The Little Paris Bookshop by Nina George. Crown, out now.
[I received this book from Random House Canada in exchange for an honest review; this did not affect my opinion of the book whatsoever.]
The Little Paris Bookshop is the story of Jean Perdu, who runs a book barge in the Seine called The Literary Apothecary, where he specializes in prescribing books for people’s emotions, fears and interests. But as good as Jean Perdu is at reading other people, he’s quite incapable of reading himself, as he’s also on a quest for answers, forgiveness, love and purpose.
The book was slightly misleading, at least from my point of view of what drew me to it. I saw a book about books (done deal), a letter on the cover (c’mon) and totally romanticize the idea of a book barge in Paris (srsly). While these all come in to play, the book is hardly about the shop. It’s about Jean completely destroying himself only to try to build himself back up again.
You see, his once-love, Manon, left him over 20 years ago, and he still hasn’t gotten over her. He lives in an apartment stripped of all substance but still full of memories. It isn’t until he somehow develops a crush on his housemate that he’s triggered into a series of events, taking him on a quest down France’s waterways on the boat with a famous, tortured 20-year-old writer and an Italian chef. Three sad, romantic dudes on a boat. Oh, there are some stray cats who jumped onto the boat, too.
So while I was originally quite interested in The Little Paris Bookshop, by the last third, I couldn’t quite tolerate the characters anymore. I found them to be whiney, repetitive and boring. If I’m going to read a book about adventures in a boat down a river, I’d also hope the adventures are a bit more exciting. Do exciting boat things happen in France?
What I really loved about The Little Paris Bookshop was any scene of Jean Perdu predicting books for people and Nina’s prose. Some favourite passages:
Perdu asked the customer, whose name was Anna, a few questions. Job, morning routine, her favourite animal as a child, nightmares she’d had in the past few years, the most recent books she’d read… and whether her mother had told her how to dress.
Personal questions, but not too personal. He had to ask these questions and then remain absolutely silent. Listening in silence was essential to making a comprehensive scan of a person’s soul.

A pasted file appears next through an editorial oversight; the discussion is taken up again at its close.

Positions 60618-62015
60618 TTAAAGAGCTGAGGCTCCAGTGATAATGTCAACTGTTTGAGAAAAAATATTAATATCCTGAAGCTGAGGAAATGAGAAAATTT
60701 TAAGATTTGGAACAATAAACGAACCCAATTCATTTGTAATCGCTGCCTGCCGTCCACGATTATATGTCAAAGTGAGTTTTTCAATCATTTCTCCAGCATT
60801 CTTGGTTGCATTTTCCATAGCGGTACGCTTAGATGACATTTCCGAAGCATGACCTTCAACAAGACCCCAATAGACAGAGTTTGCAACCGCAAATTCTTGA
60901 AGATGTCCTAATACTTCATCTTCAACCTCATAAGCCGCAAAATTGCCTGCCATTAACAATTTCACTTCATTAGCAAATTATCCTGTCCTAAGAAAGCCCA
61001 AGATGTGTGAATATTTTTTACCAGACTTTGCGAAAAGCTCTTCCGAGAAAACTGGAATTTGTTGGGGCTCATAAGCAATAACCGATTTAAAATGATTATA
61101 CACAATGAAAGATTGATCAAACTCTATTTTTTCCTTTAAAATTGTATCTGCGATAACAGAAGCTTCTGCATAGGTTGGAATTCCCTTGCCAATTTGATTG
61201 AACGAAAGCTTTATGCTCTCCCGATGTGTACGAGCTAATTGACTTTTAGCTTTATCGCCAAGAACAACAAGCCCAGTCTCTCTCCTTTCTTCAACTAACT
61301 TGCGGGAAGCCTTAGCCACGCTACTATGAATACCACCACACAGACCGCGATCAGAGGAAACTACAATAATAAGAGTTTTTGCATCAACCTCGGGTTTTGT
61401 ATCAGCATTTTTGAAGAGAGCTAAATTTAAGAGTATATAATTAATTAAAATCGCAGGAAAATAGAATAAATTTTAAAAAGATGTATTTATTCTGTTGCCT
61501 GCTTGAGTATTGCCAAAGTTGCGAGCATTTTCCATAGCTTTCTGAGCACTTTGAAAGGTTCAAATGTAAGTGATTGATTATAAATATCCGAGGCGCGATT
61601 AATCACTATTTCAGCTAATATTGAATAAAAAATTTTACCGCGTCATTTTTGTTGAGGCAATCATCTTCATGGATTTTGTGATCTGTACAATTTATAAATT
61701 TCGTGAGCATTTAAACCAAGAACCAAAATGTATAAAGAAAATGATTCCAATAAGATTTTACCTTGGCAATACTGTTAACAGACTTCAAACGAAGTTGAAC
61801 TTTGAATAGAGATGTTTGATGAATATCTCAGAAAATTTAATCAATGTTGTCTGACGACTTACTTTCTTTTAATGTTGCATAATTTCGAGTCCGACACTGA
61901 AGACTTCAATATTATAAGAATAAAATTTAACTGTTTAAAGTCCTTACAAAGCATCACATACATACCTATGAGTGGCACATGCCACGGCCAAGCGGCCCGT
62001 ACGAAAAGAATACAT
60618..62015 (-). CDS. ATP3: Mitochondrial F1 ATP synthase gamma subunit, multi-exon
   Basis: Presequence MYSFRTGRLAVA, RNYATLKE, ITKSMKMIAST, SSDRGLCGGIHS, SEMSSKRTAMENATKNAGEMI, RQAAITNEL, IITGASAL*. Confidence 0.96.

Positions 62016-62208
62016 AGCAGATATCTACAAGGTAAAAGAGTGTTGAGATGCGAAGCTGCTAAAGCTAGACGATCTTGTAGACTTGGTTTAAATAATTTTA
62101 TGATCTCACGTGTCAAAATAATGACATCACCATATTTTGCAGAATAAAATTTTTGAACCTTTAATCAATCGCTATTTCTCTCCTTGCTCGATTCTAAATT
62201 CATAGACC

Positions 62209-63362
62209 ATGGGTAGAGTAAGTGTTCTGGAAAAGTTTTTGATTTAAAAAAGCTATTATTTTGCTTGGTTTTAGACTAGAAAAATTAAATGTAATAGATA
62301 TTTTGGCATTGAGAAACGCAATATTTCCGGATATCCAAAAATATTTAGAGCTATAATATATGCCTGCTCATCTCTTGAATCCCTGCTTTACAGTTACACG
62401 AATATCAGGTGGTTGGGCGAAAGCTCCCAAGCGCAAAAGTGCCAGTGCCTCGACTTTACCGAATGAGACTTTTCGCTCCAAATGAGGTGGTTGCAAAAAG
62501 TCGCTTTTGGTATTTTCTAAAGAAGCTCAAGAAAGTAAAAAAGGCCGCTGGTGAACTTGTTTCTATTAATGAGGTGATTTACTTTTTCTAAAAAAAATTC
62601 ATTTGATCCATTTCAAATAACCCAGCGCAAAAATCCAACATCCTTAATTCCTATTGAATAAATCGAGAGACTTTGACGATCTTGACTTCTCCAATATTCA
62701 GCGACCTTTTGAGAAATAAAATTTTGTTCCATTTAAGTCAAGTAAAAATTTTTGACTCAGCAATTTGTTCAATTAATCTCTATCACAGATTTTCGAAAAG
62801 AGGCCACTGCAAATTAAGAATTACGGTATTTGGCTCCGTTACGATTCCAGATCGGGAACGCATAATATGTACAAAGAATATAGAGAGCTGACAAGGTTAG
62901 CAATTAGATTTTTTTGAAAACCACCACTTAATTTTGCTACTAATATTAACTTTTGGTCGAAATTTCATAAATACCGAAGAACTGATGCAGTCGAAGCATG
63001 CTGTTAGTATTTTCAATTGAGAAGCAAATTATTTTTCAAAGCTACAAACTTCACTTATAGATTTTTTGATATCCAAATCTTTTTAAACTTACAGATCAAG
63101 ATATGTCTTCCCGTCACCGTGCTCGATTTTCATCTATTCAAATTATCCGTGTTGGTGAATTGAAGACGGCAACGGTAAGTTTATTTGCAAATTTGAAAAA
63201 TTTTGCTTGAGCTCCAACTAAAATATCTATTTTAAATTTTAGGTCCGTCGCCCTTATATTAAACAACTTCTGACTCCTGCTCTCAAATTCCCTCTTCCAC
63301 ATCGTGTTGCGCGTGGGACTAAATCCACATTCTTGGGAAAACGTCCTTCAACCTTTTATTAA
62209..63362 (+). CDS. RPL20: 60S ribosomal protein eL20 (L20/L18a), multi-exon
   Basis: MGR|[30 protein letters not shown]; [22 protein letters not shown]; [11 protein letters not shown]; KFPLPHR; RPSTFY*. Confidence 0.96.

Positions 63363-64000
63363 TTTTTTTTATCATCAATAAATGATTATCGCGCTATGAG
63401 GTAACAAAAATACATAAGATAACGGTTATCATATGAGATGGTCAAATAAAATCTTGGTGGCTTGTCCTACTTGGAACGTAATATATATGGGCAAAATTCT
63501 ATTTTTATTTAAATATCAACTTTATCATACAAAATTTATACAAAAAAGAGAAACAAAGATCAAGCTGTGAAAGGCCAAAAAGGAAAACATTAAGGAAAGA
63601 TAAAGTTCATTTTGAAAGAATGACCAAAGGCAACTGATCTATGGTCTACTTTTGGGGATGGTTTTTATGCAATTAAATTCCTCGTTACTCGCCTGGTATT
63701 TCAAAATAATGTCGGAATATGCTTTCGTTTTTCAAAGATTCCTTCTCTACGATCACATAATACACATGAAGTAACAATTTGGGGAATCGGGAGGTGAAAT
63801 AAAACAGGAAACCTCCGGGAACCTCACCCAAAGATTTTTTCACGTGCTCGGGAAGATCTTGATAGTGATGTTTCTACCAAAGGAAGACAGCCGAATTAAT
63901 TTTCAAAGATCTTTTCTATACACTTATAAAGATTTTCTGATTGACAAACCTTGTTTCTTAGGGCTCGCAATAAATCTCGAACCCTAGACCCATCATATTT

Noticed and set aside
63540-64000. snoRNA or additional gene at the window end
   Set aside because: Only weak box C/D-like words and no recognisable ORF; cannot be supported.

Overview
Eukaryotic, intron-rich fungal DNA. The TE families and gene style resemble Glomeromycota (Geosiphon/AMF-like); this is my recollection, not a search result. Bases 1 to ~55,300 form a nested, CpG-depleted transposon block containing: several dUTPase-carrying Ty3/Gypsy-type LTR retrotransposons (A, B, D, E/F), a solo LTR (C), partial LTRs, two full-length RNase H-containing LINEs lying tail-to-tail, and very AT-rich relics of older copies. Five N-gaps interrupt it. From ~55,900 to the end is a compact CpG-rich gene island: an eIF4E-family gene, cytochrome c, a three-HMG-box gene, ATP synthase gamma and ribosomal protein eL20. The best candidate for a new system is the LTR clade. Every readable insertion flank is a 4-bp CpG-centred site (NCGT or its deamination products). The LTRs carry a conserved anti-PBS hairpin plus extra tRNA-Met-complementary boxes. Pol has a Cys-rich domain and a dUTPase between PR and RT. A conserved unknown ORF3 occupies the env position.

A bookseller never forgets that books are a very recent means of expression in the broad sweep of history, capable of changing the world and toppling tyrants.
Whenever Monsieur Perdu looked at a book, he did not see it purely in terms of a story, minimum retail price and an essential balm for the soul; he saw freedom on wings of paper.
“Women tell you more about the world. Men only tell you about themselves.”
Autumn was on its way, bringing visitors who preferred to build castles out of books rather than sand. This had always been his favourite time of year: new publications spelled new friendships, new insights and new adventures.
There is a book that is basically the book version of the Literary Apothecary, and it’s called The Novel Cure: An A-Z of Literary Remedies. So, keeping with theme, here are some of its literary suggestions for Jean Perdu’s ailments.
Anger: Ernest Hemingway’s The Old Man and the Sea (ha!); “Sometimes we all go out too far, but it doesn’t mean we can’t come back.”
Being Antisocial: Anne Tyler’s The Accidental Tourist and Shirley Jackson’s We Have Always Lived in the Castle. “Being not the most sociable person in the world doesn’t have to mean you’re a sad excuse for a human being.”
Bitterness: Aphra Behn’s Oroonoko. “People tend to shun bitter characters — in life as well as literature — as they exude anger and ill will.”
Broken Heart: Niall Williams’ As It Is in Heaven and Charlotte Brontë’s Jane Eyre. “It’s vital to grieve when love is lost. Drop out for a while to do it.”
Depression: Milan Kundera’s The Unbearable Lightness of Being, Sylvia Plath’s The Bell Jar, Rebecca Hunt’s Mr. Chartwell and Jeffrey Eugenides’ The Marriage Plot. “In serious cases, bibliotherapy is very unlikely to be enough.”
Dissatisfaction: John Steinbeck’s Cannery Road, an “ode to the ambition-free life of the bum.”
Loneliness: Philip Pullman’s Northern Lights, Robert Graves’ I, Claudius and Armistead Maupin’s Tales of the City. “You need never be lonely with a roomful of novels — or even just the one you’d take with you to a desert island — and we all have our favourite literary friends.”
Midlife Crisis: Kingsley Amis’ Girl, 20, Arto Paasilinna’s The Year of the Hare and Chad Harbach’s The Art of Fielding. “Sometimes, a midlife crisis can be a welcome wake-up call.”
Regret: Jay McInerney’s Bright Lights, Big City and Nancy Turner’s These Is My Words: The Diary of Sarah Agnes Prine. “…regret derails; it paralyzes and prevents.”
Yearning: Alessandro Baricco’s Silk. “Do not prize what you do not know above what you know.”
I don’t think The Little Paris Bookshop was bad, I just think that a) maybe I’m not the right kind of person to read this and b) the book could have been presented/marketed a bit differently. Though I felt disappointed by the end, I’m still glad this book got me through a reading dry spell, so look, Jean Perdu helped one more person.